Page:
And his dad is 70 years old but with the agility, instincts and killer instinct of a man five decades younger. You’ve got to see this guy go for T-shirts. He’s a bad man. And I mean that in the most complementary way possible.
Where was I? Oh yes.
Of course, it was still the fourth Monday of November, so there were plenty of reminders it’s a long season and there’s still plenty of work to be done on the court (if not in the stands). This was the ultimate no-win game for the Flying Dutchmen—as in, no matter how much they won by, it wouldn’t be enough because Division I teams are supposed to trounce Division III teams—but Pecora didn’t have to get creative in finding ways to criticize his team’s performance.
It was a game with little flow or consistency on either end. Despite a clear size advantage, the Dutchmen only pulled down three more rebounds than Old Westbury (34-31).
And if Old Westbury shot just a little better—the Panthers shot just 35 percent from the field and 56.5 percent from the free throw line—then things might have gotten really hairy down the stretch. As it was, Old Westbury hung around long enough—down four with just over 12 minutes left, one of the Panthers players started extorting the crowd—that the wife mentioned it was beginning to feel a lot like Hofstra-UCLA, except Hofstra was the UCLA.
I’ll chalk some of the inconsistency up to the experimental nature of the game. As decent as Greg Johnson looked, let’s remember he was headed for the side of a milk carton after back-to-back DNPs in Charleston. The odds of him recording more minutes than Tony Dennison again, barring an injury to one of the three starting guards, are slim.
Darren Townes didn’t start, but played 29 minutes—more than either Urbutis (22 minutes) or Dane Johnson (13 minutes)—despite drawing four fouls as Pecora continued to mix and match with the big guys. Miklos Szabo had a quiet 15 minutes with no points and five boards.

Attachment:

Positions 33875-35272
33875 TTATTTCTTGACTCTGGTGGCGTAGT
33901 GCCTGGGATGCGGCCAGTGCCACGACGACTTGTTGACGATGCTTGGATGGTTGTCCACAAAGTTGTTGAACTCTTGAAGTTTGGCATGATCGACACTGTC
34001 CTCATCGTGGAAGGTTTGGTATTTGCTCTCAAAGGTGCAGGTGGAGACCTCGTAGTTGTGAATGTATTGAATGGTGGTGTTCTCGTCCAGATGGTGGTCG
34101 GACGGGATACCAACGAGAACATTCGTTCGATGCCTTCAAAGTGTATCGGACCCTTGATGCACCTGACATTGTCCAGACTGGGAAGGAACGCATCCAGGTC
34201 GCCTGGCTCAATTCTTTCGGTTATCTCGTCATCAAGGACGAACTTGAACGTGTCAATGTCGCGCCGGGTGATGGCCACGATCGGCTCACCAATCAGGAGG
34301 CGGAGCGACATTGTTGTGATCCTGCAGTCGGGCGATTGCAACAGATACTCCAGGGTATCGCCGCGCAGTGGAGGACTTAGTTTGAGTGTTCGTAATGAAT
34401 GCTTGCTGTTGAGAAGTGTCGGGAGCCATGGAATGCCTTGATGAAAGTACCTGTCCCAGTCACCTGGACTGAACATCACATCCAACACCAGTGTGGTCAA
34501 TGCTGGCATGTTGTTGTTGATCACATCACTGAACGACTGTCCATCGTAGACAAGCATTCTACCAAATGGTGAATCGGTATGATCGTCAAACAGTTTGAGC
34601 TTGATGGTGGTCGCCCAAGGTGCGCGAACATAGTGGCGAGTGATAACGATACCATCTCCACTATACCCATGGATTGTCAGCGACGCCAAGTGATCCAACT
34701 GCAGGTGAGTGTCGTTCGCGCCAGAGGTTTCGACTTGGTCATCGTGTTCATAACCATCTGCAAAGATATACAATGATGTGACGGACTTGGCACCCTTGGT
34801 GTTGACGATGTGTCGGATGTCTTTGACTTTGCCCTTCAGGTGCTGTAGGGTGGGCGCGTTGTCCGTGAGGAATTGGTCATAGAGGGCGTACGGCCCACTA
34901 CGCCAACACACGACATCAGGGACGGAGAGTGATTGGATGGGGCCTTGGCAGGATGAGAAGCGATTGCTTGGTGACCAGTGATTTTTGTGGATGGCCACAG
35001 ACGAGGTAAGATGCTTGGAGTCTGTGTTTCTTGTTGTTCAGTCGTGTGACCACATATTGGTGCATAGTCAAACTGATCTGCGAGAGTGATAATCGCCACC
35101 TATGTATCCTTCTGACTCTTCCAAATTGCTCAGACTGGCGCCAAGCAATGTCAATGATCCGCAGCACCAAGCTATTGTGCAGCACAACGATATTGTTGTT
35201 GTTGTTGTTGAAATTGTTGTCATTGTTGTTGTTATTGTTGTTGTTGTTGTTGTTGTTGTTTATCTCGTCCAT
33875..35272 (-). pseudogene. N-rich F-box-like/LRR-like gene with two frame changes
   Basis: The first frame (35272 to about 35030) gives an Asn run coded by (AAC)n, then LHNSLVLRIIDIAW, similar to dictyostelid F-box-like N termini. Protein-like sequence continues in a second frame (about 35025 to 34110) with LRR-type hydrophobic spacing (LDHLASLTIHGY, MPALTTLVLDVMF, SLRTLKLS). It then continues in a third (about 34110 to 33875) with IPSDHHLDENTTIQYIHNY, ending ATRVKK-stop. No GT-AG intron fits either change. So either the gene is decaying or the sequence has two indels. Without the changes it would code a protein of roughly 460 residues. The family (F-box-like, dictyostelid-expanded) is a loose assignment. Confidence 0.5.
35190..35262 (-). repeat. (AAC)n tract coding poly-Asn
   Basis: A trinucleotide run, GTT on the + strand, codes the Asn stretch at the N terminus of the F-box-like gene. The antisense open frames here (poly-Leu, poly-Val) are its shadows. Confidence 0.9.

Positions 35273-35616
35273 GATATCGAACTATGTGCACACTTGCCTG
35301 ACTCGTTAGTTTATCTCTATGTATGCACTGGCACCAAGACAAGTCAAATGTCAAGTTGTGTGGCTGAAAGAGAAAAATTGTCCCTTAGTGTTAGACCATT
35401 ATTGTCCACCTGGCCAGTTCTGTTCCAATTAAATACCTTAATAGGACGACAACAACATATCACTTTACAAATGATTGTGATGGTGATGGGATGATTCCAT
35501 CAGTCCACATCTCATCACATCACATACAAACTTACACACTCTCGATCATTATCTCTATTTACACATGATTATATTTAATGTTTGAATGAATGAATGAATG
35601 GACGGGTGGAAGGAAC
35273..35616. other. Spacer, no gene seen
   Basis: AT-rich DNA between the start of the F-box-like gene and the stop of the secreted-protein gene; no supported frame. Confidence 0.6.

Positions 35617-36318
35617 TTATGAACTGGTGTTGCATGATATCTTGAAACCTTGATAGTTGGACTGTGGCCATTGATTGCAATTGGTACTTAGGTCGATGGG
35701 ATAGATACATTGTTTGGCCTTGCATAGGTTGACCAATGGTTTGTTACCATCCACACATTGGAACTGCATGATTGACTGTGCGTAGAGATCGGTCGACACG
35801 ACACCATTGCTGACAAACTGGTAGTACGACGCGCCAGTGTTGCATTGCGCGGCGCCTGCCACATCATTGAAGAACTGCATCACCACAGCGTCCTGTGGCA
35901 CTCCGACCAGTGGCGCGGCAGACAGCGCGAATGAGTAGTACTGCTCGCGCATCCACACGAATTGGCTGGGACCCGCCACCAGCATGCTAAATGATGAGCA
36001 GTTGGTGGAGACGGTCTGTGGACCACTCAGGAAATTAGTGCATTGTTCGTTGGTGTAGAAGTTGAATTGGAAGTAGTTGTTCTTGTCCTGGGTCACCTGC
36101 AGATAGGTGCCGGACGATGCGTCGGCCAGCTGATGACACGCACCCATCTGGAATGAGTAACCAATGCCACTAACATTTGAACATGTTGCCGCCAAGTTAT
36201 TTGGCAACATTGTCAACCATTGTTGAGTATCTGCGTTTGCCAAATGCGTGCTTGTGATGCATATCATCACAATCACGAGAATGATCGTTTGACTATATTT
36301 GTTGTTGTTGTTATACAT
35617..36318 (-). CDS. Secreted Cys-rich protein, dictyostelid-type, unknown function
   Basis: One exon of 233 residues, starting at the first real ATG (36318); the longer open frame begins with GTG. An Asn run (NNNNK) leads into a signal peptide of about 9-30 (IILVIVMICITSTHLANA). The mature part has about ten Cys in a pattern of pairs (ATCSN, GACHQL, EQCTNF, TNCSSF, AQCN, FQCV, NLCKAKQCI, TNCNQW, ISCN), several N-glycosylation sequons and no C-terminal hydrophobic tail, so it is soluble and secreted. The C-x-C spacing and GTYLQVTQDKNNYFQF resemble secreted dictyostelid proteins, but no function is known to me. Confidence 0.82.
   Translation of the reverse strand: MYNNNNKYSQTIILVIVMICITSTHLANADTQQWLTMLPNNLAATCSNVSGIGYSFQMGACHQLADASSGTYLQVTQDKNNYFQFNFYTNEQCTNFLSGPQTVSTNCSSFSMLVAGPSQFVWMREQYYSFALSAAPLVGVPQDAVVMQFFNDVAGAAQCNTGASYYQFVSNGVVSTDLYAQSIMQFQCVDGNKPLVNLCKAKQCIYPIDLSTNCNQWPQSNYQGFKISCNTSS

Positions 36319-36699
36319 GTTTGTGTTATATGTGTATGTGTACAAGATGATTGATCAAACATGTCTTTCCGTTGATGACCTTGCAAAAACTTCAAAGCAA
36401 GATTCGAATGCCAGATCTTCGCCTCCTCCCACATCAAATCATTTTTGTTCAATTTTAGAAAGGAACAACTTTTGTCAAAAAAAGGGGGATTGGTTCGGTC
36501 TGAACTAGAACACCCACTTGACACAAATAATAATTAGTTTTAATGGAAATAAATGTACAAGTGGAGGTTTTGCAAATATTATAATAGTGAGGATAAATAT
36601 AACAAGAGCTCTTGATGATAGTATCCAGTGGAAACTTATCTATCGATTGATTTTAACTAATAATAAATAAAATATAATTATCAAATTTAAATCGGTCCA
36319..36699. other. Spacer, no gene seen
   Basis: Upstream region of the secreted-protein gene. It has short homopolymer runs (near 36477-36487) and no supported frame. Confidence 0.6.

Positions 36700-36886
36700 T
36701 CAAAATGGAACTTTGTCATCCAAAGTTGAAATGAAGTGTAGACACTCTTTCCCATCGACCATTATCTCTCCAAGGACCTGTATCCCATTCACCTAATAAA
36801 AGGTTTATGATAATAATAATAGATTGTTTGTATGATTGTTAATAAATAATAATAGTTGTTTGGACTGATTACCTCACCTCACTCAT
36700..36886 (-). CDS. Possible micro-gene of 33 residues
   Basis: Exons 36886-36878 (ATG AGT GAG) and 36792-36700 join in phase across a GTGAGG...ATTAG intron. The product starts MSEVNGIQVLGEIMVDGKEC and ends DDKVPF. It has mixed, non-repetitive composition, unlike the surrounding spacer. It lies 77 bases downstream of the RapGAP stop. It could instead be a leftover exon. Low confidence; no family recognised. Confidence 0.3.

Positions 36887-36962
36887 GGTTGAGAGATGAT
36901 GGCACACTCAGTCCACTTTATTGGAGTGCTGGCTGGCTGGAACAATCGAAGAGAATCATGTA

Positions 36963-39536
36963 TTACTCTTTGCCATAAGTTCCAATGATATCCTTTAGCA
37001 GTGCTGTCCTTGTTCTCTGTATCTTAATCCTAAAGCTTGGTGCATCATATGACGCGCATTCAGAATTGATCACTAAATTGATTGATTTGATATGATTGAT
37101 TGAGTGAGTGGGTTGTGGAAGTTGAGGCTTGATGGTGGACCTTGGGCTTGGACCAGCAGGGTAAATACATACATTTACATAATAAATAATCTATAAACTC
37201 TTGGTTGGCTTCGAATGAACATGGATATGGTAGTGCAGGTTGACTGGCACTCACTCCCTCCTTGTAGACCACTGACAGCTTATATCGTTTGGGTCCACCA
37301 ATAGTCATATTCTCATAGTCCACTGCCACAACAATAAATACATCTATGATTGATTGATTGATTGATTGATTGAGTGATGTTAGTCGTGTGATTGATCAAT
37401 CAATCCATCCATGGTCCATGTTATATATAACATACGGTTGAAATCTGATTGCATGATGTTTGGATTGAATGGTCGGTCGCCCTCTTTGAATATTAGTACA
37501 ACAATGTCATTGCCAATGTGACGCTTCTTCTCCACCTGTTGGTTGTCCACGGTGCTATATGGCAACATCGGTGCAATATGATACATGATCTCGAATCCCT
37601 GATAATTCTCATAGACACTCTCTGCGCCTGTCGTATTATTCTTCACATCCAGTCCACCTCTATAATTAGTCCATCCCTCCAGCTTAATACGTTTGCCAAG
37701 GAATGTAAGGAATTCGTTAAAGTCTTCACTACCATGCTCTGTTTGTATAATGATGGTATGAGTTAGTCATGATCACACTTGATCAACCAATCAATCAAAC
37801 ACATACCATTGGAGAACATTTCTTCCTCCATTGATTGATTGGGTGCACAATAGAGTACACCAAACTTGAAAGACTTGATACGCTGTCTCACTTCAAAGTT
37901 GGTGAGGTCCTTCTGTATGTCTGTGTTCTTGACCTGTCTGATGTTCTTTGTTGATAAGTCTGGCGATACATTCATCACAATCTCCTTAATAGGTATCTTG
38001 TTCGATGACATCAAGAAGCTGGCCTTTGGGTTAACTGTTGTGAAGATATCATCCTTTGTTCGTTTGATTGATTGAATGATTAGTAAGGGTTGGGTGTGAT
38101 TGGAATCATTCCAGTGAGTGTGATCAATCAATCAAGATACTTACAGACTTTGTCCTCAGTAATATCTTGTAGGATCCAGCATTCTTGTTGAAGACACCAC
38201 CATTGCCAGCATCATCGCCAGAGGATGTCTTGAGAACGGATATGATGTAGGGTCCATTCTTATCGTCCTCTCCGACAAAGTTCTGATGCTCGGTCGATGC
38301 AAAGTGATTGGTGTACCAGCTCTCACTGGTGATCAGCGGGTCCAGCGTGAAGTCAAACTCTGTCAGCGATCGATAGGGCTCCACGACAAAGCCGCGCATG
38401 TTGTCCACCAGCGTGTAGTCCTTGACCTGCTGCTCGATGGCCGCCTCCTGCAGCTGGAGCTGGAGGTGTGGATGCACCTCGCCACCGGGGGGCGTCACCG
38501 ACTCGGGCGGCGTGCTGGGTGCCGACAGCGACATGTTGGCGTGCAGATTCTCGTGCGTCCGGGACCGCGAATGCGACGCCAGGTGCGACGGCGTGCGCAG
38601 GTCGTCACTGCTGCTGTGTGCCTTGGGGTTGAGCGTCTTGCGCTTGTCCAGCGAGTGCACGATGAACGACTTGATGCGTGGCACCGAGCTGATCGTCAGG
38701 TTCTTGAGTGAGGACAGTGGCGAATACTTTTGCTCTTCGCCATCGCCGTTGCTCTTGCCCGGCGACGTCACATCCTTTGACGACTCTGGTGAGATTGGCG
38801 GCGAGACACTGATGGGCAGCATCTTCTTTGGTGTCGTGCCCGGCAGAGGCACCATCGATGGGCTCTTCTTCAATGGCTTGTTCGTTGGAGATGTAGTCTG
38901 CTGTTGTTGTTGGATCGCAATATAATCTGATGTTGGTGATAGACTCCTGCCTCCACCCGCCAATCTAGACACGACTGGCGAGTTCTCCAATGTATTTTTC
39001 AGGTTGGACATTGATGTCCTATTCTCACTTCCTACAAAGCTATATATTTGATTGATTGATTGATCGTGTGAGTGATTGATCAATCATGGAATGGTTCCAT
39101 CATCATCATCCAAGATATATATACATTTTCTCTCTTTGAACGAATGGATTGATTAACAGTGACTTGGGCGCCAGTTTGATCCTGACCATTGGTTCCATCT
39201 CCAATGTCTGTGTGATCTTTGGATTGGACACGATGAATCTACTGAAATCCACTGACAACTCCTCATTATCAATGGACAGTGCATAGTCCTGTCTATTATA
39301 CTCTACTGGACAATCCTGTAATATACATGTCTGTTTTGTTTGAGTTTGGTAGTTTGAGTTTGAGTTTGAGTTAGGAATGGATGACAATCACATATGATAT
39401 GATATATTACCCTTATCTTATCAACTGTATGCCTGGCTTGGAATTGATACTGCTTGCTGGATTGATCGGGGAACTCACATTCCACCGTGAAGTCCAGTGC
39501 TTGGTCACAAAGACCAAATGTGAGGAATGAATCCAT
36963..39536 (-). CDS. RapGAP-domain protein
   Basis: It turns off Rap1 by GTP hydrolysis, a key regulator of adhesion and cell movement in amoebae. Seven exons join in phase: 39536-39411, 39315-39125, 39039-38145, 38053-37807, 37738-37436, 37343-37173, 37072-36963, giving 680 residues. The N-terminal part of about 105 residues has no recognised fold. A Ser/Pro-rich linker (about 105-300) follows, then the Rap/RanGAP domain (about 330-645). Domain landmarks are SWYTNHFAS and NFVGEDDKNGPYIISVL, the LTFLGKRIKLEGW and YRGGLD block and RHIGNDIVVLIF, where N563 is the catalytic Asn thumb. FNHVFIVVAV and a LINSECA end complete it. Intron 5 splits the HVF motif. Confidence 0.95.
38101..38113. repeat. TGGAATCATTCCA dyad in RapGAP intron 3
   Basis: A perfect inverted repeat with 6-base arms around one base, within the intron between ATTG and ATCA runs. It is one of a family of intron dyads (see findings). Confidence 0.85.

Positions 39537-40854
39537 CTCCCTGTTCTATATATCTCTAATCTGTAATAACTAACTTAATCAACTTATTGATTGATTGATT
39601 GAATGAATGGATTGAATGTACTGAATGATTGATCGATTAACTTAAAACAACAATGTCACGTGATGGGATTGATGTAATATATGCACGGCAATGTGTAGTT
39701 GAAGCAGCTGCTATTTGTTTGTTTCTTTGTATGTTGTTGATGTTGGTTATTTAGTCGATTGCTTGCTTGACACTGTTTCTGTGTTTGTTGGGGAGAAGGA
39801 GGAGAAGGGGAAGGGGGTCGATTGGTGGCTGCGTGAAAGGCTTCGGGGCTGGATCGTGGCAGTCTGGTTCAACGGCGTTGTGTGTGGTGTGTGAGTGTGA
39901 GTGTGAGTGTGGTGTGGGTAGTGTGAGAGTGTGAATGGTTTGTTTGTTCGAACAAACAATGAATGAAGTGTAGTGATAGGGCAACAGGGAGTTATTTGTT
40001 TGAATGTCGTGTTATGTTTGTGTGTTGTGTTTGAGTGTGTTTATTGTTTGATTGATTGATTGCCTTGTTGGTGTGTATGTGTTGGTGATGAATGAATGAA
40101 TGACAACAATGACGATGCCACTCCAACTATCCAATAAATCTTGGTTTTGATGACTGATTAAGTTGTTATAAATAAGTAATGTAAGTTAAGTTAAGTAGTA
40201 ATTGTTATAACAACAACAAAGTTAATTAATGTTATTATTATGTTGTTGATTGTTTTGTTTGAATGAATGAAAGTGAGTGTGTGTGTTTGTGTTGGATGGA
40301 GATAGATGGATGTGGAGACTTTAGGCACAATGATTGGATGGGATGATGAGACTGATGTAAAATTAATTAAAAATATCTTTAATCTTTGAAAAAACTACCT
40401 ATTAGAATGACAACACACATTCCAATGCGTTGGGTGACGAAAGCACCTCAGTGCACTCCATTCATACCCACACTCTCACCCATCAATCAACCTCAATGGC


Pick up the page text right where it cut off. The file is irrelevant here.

And Nathaniel Lester (three minutes) and Zygis Sestakos (five minutes) continued to slide down the depth chart. Lester was yanked after a turnover late in the first half and Sestakos nailed his first 3-point attempt but missed his next two before both remained on the bench for the entire second half. Ditto for Mike Davis-Saab, who scored a point in two minutes in the first half. Walk-on David Vallins played the final 66 seconds while Greg Washington did not play and spent the game in sweats on the sidelines.
Now that the unofficial pre-season portion of the non-conference schedule is out of the way, we’ll start to get a better idea of what’s really possible—and what kind of work the Flying Dutchmen really have ahead of them—beginning Saturday, when the Dutch visit Manhattan. In the Bronx, of course, because that makes sense. I may start Bay Shore Community College but open it in Copiague.
(Sorry for the delayed posting tonight, should have just capped last night’s all-nighter by finishing this. Come back later Wednesday for a football-related post)
Email Jerry at email@example.com.